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Aug 23 / Caro

My Big Baby

Today’s 28 week growth scan brought mixed news.

The Good: Flangelina has turned. The belly rumbling and rolling that I felt this weekend was obviously the outward manifestation of their internal gymnastics, because Flangelina is now hanging out upside down like a bat, and pretty low down in there. This is a big relief as it’s one hurdle that would reduce the chances of a natural delivery out of the way. So long as they stay that way of course. But I’m keeping up with birth ball bouncing and swimming to encourage that, and I feel much more confident about them not being breech than I did before.

So, yay!

But…

The Not So Good: Flangelina is beefing up in there.

It’s not catastrophic. In fact, the sonographer commented on how well I must be controlling my blood sugars as she was writing up the data. She said I was doing really well and the baby looked great. She then casually, as if it was no big deal, added that the baby’s abdominal circumference had jumped up to the 80th centile.

And I lost it. Started crying big, fat silly tears. Because last time everything was measuring right around the 50th centile. And when a baby gets big because of diabetes, it is invariably the abdominal circumference that enlarges ahead of the curve since that is where the extra fat gets laid down. In other words I’m not simply growing a larger than average baby. I’m growing a little fat baby.

Instantly I felt like a failure.

But I also felt frustrated. Because I don’t know what else I can realistically do. I’m wearing the DexCom full time and testing 10 or more times per day in addition. I’m carb counting like a pro and pre-bolusing where I can. I’m getting as much physical activity as I can and generally working hard. For the most part, I’m seeing excellent results. The DexCom tells me that I’m inside my tight target range of 3.9 – 6.8 more than 70% of the time. And a large chunk of the remaining time I’m actually spending too low, which whilst not ideal for me, won’t be packing the pounds on Flangelina. These are numbers that are nearer to normal than I’ve even been since I was diagnosed as a small child, and it’s frustrating to think that they still aren’t good enough.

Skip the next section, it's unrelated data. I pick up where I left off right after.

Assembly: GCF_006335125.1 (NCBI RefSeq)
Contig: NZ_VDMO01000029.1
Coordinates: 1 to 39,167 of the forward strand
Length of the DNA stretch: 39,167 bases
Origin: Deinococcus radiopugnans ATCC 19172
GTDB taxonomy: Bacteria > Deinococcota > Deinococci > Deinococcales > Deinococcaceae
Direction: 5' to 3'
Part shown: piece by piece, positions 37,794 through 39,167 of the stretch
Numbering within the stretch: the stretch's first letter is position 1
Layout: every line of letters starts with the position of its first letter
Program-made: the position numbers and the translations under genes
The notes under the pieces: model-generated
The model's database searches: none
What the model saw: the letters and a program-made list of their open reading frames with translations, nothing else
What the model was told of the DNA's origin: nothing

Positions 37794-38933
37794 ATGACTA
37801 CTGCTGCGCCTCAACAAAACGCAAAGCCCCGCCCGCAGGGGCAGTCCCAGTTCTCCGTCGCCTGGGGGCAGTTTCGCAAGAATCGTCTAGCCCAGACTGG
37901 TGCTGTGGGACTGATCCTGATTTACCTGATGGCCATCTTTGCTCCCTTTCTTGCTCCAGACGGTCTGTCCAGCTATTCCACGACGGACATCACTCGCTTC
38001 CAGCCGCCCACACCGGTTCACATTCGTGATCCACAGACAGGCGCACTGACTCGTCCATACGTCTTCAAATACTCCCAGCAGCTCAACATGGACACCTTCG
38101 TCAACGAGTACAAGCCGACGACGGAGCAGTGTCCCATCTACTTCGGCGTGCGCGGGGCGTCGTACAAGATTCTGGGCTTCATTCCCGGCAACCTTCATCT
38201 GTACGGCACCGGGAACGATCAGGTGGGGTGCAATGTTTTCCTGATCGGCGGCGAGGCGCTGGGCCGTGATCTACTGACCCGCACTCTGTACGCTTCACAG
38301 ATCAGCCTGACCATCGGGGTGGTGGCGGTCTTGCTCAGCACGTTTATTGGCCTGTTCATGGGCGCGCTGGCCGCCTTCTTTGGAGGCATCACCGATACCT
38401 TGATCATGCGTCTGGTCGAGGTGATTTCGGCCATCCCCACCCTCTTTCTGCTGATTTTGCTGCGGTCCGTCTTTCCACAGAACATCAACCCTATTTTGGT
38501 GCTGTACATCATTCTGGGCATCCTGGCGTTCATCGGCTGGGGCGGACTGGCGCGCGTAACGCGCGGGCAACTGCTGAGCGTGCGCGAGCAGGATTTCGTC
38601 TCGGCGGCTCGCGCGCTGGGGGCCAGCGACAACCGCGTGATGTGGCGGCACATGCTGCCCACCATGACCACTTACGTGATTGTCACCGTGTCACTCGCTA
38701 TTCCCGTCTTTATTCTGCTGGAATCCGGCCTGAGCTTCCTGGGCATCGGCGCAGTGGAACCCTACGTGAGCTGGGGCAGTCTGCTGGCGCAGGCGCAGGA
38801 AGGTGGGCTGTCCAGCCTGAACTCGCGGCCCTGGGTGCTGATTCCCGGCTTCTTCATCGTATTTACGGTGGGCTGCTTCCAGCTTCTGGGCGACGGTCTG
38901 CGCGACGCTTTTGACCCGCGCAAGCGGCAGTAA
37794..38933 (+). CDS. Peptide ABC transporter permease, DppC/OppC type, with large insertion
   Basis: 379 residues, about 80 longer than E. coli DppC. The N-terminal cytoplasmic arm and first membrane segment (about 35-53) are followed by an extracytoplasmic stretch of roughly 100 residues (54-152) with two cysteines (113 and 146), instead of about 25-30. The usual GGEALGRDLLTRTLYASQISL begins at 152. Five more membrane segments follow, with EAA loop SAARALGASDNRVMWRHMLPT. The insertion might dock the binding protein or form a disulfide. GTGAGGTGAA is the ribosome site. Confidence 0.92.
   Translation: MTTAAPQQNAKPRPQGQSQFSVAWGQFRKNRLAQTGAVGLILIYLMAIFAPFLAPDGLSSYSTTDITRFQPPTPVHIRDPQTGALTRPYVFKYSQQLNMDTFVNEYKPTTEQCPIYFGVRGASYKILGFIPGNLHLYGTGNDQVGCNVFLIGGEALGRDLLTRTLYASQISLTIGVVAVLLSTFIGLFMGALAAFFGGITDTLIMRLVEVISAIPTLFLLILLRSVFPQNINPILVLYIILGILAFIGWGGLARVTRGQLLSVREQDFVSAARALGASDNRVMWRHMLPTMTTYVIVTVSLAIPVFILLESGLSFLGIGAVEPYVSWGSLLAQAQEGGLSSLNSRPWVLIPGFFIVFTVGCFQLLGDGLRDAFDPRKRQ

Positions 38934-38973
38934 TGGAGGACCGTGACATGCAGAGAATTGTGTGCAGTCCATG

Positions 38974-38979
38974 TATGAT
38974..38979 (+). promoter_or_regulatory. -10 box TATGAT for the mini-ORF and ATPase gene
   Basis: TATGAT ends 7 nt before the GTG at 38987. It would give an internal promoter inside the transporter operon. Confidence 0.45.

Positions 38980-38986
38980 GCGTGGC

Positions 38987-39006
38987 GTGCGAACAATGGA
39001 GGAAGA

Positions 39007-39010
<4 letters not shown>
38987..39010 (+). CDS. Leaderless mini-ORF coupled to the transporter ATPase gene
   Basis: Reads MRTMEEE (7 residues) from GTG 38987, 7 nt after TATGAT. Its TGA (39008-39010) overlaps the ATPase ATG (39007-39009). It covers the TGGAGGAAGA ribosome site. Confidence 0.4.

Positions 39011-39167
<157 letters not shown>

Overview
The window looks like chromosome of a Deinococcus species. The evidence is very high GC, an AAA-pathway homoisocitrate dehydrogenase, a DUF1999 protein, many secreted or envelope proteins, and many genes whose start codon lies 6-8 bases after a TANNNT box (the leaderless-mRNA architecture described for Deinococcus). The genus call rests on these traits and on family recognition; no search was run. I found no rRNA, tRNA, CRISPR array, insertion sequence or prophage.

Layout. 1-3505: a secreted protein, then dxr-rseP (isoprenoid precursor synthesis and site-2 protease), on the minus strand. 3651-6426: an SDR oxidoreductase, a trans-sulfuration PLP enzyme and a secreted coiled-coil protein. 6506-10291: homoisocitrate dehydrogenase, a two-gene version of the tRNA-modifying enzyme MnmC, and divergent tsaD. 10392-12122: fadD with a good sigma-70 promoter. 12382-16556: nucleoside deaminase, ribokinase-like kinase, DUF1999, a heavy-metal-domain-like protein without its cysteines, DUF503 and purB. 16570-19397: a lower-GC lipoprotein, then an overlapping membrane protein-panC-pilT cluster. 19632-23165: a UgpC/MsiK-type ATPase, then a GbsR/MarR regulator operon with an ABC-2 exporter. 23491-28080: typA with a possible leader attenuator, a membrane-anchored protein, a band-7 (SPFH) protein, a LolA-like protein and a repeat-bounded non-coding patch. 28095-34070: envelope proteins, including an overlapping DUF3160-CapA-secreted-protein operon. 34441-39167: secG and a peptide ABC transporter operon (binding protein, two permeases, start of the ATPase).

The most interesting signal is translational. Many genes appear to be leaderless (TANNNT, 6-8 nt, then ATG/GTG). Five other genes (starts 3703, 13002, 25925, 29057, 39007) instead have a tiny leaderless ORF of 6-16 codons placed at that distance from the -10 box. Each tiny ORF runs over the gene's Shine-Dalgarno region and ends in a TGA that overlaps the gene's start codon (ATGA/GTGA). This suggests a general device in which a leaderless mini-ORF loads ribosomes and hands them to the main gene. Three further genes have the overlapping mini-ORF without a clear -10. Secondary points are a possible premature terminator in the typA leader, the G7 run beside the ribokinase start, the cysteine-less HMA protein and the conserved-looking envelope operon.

Both my obstetrician and diabetes specialist nurse did their best to reassure me. Scans are not that accurate. The numbers say that I am doing fine. Big babies are not unhealthy, they just may be a bit more difficult to deliver, and all the evidence points towards higher birth weights actually being healthier in the long run. They were at pains to point out how much more seriously I take this than the majority of their patients, and how the results really reflect that. HbA1c’s of less than 5 aren’t common, apparently.

I don’t really care how much better I’m doing than other people though, if it still isn’t good enough. If others choose not to take it seriously, that is their problem and it doesn’t mean that I can justify doing the same. My health and my baby are what matters to me. And I’m still worried. I can’t help but think it’s just a sign that I’m not as on top of things as I thought. I’m afraid that it means failure of the placenta is more likely. And that caesarean delivery is more likely. I feel like my body is failing my baby. I’m failing my baby by not being successful enough at keeping my body in check. I’m not minimising the risk of problems.

Flangelina will have their whole life to hate me for the things I do (or don’t do) to embarrass them. But I don’t want them to have reason to resent me already. And, if I’m honest, I don’t want other people to have reason to point the finger at me and say that I couldn’t keep my baby safe in the womb.

I suppose I need to re-focus. I need to avoid the tendency to complacency that such a low A1c and steady CGM graphs have given me. Nothing can be taken for granted.

It wasn’t all doom and gloom though….

The Fun: We told the sonographer that we’d been for a private 4d scan. Not to be outdone she exclaimed “Oh yes, we can do that with this machine”. In an instant the grainy 2d image on the screen had flipped to a moving three dimensional picture and we enjoyed several minutes of indulgent baby-gazing.

Flangelina is beautiful, that’s for sure. Every chunky inch of him or her.

I’m sorry, baby, that I’m feeding you a diet of sweeties. I promise to make it up to you when you’re born.

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